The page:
[R] power 2x3 exact test
(Ted Harding)
ted.harding at nessie.mcc.ac.uk
Thu May 10 19:01:28 CEST 2007
On 10-May-07 15:07:10, Thomas Lumley wrote:
> On Thu, 10 May 2007, ted.harding at nessie.mcc.ac.uk wrote:
>>
>> Given that you expect some cells to be small, it should not
>> be a severe task to draw up a list of (a1,b1) values which
>> correspond to rejection of the null hypothesis (that both
>> ORs equal 1), and then the simulation using different values
>> of the two odds-ratios will give you the power for each such
>> pair of odds-ratios.
>>
>> The main technical difficulty will be simulation of random
>> tables, conditional on the marginals, with the probabilities
>> as given above.
>>
>> I don't know of a good suggestion for this.
>
> r2dtable().
Thanks for pointing this out! (And if I had astutely done
help.search("marginal") I would have found it).
> If this is a power calculation, though, you probably want to
> fix only one margin, which is a much simpler problem,
That is probably a fair point (real-life situations where both
margins are objectively fixed are probably sparse, to the point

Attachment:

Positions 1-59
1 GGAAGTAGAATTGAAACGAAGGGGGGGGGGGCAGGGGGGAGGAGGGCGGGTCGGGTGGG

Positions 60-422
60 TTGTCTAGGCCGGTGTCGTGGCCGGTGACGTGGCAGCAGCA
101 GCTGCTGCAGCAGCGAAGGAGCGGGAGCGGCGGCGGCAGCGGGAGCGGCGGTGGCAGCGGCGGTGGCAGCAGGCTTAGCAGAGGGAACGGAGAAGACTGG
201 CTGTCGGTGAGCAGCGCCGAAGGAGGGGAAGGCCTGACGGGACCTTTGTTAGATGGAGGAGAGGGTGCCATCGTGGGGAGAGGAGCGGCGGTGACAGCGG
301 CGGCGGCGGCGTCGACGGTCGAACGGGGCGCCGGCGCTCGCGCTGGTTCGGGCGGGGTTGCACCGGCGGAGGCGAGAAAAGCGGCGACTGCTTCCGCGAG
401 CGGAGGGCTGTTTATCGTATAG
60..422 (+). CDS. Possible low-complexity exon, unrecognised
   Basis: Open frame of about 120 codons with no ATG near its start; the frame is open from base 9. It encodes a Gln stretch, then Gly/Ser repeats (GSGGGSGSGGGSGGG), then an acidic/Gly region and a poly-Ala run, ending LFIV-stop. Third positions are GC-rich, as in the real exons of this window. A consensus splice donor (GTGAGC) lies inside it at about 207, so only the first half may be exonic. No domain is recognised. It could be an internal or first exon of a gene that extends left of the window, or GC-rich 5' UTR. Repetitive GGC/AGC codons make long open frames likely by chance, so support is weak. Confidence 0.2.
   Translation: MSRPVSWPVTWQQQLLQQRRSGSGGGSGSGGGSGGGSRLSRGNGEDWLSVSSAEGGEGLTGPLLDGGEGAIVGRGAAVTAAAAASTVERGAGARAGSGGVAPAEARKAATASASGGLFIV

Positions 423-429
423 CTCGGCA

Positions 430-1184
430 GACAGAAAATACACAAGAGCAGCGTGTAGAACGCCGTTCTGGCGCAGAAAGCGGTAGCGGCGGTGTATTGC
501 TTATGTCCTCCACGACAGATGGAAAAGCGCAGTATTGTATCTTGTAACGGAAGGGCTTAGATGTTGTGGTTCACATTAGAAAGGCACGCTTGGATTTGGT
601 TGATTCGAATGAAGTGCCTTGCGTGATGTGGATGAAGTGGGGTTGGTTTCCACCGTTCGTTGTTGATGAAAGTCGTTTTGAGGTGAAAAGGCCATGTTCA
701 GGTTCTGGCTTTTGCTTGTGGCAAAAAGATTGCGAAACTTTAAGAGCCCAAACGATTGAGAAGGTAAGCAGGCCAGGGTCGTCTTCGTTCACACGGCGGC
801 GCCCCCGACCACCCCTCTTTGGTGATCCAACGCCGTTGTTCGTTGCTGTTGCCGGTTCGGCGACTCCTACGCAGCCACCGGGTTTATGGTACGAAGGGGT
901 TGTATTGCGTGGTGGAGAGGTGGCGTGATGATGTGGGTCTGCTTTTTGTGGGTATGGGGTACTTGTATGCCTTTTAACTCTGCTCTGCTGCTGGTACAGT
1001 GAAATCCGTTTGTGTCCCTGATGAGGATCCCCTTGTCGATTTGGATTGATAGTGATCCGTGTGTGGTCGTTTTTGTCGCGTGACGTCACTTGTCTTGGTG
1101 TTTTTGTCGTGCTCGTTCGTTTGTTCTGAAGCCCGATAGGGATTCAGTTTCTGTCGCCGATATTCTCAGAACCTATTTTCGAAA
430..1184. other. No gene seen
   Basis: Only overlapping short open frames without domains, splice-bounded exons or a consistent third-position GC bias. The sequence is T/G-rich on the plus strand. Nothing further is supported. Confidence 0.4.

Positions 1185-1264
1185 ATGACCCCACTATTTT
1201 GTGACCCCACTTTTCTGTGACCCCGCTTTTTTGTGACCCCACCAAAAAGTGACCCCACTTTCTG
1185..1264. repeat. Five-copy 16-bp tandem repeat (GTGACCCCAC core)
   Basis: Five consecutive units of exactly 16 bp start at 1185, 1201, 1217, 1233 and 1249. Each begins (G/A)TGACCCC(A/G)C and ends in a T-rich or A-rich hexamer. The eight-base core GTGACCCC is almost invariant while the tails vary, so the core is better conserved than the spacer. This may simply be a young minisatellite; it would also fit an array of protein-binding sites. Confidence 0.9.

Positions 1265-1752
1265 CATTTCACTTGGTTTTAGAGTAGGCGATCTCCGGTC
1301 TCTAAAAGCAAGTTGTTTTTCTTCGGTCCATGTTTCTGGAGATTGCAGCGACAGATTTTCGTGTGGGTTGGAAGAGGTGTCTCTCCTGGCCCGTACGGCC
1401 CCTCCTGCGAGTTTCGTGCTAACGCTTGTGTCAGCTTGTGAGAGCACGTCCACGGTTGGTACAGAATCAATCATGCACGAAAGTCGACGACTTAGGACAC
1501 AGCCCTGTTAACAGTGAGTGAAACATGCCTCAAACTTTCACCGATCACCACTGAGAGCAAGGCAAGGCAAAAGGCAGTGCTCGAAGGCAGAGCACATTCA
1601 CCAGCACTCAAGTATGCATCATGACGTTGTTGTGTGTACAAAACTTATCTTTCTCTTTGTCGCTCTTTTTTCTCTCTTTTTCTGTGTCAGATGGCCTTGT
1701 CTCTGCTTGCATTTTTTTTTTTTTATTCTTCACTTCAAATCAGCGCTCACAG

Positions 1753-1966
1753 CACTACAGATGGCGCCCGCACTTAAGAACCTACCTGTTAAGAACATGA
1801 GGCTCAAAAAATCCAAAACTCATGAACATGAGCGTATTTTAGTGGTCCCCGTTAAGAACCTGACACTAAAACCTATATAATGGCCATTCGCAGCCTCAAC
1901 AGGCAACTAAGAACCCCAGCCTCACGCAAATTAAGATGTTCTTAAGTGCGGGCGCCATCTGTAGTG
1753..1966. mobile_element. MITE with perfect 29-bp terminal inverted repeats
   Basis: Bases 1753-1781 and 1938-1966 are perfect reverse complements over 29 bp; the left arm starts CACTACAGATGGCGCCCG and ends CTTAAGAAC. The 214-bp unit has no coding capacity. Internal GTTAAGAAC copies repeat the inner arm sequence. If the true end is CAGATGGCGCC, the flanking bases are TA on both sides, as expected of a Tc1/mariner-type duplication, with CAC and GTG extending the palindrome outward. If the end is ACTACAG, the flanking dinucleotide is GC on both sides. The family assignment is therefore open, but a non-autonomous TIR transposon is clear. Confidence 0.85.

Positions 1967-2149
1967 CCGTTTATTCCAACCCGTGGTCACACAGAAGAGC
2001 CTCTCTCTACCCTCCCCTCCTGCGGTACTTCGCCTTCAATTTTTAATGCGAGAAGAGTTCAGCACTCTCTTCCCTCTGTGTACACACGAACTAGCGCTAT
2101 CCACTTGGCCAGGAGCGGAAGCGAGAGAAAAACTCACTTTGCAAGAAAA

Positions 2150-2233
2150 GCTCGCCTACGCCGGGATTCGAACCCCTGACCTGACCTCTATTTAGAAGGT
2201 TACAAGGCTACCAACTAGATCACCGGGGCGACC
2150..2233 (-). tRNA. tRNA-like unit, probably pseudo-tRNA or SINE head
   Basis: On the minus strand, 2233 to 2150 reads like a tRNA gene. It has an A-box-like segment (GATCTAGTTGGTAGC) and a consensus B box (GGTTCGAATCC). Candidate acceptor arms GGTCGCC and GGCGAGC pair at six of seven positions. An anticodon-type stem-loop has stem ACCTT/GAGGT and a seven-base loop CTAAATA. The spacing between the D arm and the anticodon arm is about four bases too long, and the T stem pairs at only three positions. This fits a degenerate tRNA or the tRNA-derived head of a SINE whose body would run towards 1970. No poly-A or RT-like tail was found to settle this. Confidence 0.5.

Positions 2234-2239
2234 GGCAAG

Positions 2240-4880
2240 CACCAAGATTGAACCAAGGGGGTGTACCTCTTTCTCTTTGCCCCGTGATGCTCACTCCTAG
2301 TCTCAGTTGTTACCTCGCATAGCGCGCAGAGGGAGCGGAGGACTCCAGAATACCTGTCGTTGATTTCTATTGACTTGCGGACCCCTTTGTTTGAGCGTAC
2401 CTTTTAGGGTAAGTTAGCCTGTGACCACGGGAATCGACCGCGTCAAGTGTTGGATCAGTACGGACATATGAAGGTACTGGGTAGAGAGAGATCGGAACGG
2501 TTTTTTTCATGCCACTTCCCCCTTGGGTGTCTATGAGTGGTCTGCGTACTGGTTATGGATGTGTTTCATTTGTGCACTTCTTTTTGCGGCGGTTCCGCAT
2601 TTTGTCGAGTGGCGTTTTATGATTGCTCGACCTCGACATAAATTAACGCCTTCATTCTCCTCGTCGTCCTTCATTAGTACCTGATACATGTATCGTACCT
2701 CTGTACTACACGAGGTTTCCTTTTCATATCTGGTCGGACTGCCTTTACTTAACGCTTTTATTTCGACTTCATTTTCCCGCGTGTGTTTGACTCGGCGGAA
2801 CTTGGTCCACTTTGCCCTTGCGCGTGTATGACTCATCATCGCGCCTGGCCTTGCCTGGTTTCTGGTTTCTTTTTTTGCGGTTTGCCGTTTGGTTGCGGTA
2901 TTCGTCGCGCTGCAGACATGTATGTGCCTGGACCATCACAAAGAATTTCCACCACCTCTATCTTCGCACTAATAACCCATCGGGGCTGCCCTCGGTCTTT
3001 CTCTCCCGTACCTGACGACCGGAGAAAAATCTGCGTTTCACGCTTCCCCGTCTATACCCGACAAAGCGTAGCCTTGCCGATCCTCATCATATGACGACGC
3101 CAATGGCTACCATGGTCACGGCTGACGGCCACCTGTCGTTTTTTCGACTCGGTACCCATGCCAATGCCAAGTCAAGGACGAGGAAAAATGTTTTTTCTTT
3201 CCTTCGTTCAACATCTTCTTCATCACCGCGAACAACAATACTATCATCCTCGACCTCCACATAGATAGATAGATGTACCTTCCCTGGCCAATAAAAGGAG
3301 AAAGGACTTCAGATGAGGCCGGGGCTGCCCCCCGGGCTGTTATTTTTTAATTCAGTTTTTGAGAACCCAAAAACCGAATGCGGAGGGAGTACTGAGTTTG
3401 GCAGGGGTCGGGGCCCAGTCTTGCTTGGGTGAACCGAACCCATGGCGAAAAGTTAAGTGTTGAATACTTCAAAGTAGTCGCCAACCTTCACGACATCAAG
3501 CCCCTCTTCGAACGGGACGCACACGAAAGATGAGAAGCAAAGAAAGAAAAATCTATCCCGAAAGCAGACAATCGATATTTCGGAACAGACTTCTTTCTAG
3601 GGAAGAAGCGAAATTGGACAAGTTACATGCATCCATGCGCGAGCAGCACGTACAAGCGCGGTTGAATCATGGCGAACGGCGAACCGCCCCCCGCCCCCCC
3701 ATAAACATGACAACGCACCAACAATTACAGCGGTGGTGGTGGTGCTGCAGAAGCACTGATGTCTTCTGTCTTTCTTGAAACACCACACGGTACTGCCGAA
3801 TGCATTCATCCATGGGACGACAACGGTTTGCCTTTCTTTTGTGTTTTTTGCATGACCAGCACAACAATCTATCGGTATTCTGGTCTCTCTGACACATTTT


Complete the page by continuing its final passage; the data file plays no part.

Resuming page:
where it may almost be worth collecting them as an "exhibition").
But then Bingshan Li is faced with the issue that the power
(given the odds-ratio) is then dependent on one of the cell
probabilities as a "nuisance parameter". This of course can
be eliminated by conditioning on the total number of successes
over the dimension whose marginals are fixed; but then we are
in effect back to the Fisher Exact Test, whose power is a function
of the odds-ratio alone.
I'm still with Duncan Murdoch, in that what's meant by "power"
in this case depends very much on what you mean by "alternative
hypothesis".
Best wishes to all,
Ted.
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Date: 10-May-07 Time: 18:01:13
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